Have you given up on your New Year’s resolutions yet? Congratulations. For most of us the annual resolve to lose some weight, get to the gym, pay off our debts, or clean out our closets is an exercise in living for a short time with an impossibly harsh daily plan to reform ourselves. It almost never works because the real problem isn’t the stacks of paper in the closet or the lack of ripped abs. The real problem is that we think we ought to be in control of our lives and ordering up new habits should be as simple as ordering up new tires for the car. But really, being a human is more complicated than that. We aren’t in control, not completely, and sometimes those things we feel bad about, our bad habits, are symptoms of a problem, not the problem itself. Our unconscious self, our deep self, is trying to alert us to something we keep trying to ignore. “Hey over here!” it is yelling. “We’re not doing so great. We feel ignored. We are tired. Why don’t we have a serious talk about our life?”

And for many of us, that talk is something we want to avoid. We don’t want to admit that we are not as happy as we want to be, that we have made some questionable choices, that life is not at all what we had planned back when we were young and idealistic. But changing all that, asking hard questions about our job, our marriage, our faith—we do not want to go there. So we go everywhere else: to happy hour, to the junk food aisle of the convenience store, to that gray zone in front of our screens where we can float along in numbness.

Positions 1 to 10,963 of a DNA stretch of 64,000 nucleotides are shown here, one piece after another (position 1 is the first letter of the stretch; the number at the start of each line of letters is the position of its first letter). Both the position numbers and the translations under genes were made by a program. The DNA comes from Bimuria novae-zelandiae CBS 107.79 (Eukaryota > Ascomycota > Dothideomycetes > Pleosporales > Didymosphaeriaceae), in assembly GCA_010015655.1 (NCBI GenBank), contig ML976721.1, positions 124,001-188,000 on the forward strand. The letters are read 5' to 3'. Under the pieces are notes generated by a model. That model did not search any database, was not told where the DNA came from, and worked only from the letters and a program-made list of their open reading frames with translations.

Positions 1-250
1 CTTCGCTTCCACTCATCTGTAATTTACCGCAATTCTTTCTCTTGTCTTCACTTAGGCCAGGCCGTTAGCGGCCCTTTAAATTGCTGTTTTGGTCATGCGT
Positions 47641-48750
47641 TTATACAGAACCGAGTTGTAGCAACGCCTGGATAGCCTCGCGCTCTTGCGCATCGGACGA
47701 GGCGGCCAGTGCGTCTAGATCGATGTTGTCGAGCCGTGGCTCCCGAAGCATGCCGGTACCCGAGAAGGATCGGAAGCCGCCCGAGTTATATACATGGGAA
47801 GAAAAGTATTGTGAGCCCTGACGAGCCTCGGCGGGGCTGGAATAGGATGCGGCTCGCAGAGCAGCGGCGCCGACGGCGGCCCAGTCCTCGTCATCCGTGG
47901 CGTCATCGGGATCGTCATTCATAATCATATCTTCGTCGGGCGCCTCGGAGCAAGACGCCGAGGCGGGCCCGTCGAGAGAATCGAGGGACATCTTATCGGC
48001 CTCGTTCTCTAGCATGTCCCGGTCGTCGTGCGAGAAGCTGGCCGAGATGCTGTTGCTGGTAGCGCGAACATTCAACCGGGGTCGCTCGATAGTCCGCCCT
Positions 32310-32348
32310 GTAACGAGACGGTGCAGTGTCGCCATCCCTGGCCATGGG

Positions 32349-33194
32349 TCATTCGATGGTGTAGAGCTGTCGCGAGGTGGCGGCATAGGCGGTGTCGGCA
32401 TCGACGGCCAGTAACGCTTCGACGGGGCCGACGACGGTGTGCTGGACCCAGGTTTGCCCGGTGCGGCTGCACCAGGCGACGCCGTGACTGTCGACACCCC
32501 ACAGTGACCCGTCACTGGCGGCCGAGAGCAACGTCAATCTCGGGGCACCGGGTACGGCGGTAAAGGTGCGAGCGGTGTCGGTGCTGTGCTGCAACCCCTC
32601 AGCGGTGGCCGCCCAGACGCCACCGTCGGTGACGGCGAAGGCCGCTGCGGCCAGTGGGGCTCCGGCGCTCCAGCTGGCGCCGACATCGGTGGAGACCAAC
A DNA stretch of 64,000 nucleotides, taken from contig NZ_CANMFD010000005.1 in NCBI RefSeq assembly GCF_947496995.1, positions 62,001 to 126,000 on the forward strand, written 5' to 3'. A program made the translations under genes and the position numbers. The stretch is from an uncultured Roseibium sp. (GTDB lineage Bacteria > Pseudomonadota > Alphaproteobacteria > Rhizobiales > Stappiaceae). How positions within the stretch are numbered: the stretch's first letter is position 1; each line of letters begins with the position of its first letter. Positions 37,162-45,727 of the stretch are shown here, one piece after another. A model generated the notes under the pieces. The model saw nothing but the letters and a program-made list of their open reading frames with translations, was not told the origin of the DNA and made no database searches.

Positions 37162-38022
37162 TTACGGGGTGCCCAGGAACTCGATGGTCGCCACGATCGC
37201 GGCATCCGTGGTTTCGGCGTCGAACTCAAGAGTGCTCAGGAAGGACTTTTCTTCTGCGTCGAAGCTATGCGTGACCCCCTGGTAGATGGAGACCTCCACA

That’s pretty grim, isn’t it? Well, the good news is that there is some good news. Having a spiritual life is a way to get in touch with the scary down-deep parts of yourself. If you start from the point of view that you are a beloved child of God, and your mistakes or bad choices are the things that tend to obscure that identity, then changing those things might be less white-knuckling and more removing the roadblocks to your true identity. And maybe you might even decide that ripped abs are not so important as finding ways to express your spiritual priorities with your free time.

So, congratulate yourself on being a human. Despite all our problems, it’s really a pretty good deal: God loves you and you have been given a unique, holy, and irreplaceable place in God’s world. If you want help with being human, there are some sources of assistance. In my next blog I will mention a few books that have been especially helpful. But during this month of resolutions and perceptions of failure, I suggest you meditate on these wise words from St. Benedict: If love is your goal, failure is impossible.